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July 16, 2019

SBP stresses deep-rooted structural reforms for economic stability

Business

July 16, 2019

KARACHI: The central bank on Monday emphasised ‘deep rooted structural reforms’ to reinforce the current stabilisation agenda in the wake of persisting economic challenges, including deteriorating fiscal deficit, inflation spike, and moderate growth.

“With stabilisation policies in place and the economy moving along the reforms agenda, the country’s macroeconomic indicators are expected to slowly revert to a stable trajectory,” the State Bank of Pakistan (SBP) said in a third quarterly report on state of economy for FY2019. “In this process, however, the real GDP growth is likely to remain contained.”

The SBP said the economy has remained in the stabilisation phase for the last 16 months owing to demand management policies, but it is still facing three challenges: “external sector remains vulnerable. Fiscal consolidation remains elusive. Inflation continues to attain higher plateaus.”

The central bank said consumer inflation averaging at 6.8 percent in the first nine months of FY2019 has already exceeded six percent. GDP growth moderated to 3.3 percent in the last fiscal year.

“Thus far, these trends have yet again exposed Pakistan’s structural deficiencies and its vulnerabilities to the buildup of external and internal deficits.”

The SBP said the pace of economic growth slowed down considerably during FY19, mainly in response to policy measures taken to curb the twin deficits. “These measures affected the performance of the industrial sector and dampened manufacturing activities in the country.”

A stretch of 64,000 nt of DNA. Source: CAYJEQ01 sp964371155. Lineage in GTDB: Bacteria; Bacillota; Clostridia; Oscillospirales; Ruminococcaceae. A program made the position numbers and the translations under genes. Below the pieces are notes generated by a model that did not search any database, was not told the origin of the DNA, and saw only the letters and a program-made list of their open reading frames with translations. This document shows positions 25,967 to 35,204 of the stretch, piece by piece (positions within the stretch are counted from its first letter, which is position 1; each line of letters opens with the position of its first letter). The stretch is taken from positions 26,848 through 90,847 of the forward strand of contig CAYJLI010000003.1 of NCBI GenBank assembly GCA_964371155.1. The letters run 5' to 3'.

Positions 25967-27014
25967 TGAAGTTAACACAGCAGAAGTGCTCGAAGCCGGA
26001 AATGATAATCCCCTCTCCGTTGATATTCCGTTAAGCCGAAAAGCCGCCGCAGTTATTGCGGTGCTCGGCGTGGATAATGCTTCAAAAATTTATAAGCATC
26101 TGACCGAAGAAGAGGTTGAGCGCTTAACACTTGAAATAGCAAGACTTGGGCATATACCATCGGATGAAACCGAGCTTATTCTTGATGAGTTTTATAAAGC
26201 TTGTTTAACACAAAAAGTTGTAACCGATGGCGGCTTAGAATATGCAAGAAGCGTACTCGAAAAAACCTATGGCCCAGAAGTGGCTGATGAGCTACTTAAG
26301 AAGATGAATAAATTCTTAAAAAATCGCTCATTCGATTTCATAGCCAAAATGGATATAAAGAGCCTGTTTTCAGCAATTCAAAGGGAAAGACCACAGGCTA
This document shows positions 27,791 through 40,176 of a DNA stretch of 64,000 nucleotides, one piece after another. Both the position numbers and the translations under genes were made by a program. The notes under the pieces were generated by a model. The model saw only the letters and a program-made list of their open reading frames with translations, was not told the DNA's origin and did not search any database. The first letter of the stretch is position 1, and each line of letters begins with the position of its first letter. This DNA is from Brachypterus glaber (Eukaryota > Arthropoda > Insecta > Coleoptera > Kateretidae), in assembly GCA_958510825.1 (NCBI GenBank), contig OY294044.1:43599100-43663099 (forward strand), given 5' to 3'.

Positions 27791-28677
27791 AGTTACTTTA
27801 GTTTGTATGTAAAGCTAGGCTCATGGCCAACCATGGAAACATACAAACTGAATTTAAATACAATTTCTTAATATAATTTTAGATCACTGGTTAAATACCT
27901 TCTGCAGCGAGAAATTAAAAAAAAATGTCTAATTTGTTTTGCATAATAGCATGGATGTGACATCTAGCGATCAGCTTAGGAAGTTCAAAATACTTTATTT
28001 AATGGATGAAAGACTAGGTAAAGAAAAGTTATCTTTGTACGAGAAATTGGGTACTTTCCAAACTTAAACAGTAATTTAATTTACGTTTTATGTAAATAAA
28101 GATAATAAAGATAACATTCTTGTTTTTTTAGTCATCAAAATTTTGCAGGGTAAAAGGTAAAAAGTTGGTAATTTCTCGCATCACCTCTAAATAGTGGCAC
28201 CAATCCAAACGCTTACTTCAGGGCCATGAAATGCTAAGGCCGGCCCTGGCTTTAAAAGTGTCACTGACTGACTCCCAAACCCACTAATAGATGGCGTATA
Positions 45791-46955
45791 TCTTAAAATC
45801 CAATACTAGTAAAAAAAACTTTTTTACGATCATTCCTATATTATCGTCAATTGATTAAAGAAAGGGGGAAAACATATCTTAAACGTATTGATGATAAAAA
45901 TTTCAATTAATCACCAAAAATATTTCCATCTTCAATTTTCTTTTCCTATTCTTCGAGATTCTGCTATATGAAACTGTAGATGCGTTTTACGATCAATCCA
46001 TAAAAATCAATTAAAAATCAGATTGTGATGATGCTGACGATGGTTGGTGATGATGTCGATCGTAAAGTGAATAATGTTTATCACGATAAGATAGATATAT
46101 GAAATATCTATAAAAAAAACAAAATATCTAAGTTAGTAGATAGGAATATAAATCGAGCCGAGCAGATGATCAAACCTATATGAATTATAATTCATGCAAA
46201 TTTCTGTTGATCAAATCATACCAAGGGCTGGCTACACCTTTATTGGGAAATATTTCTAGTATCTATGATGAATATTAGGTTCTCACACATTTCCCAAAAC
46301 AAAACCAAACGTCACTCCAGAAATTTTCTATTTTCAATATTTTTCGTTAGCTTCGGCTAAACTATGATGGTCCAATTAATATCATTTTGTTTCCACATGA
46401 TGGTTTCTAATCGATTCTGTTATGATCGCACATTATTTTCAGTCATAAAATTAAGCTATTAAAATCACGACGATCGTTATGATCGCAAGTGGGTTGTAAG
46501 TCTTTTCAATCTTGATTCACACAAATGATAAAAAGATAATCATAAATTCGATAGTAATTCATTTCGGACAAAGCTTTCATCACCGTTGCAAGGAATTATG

The SBP is, however, expecting some support to GDP from agriculture sector

“where there is a potential for higher output if the impact of constraints affecting area under cultivation and yields is managed effectively”.

“Early investments in agriculture and SEZs (special economic zones) under the CPEC (China-Pakistan Economic Corridor) and higher outlay of next year’s PSDP (public sector development program) can also have a positive impact on GDP growth in FY20.”

The SBP said inflation remained stubborn due to cost-push factors, including exchange rate depreciation and increase in energy prices, although demand-pull pressures eased towards the end of FY2019. The headline consumer price index inflation rose steeply from 6 percent in H1-FY19 to 8.3 percent in the third quarter.

The SBP is seeing downside risks to the government’s projection of lower current account deficit in the current fiscal year of 2019/20 on better performance of export sector, continued momentum of remittances, and slowdown in imports.

“However, downside risks persist in the wake of a slowdown in global economy, attributed to escalated trade war between US-China and uncertainty in Europe,” the SBP said.

“Under these circumstances, increasing exports to the traditional markets may prove challenging.” The SBP said the International Monetary Fund’s extended fund facility would help

assuage the overall external sector’s concerns.

The SBP said revenue mobilisation remained weak due to stagnant tax revenues and steep fall in non-tax revenues. “These trends are largely attributed to slowdown in economic activity and lack of tax effort both at provincial and federal level,” it added.

“As a result, the fiscal deficit increased to 5.0 percent of GDP; notably, the primary deficit has risen to 1.2 percent of GDP, which suggests that the debt servicing ability has deteriorated sharply and the country would be requiring more debt to service its current debt.” —

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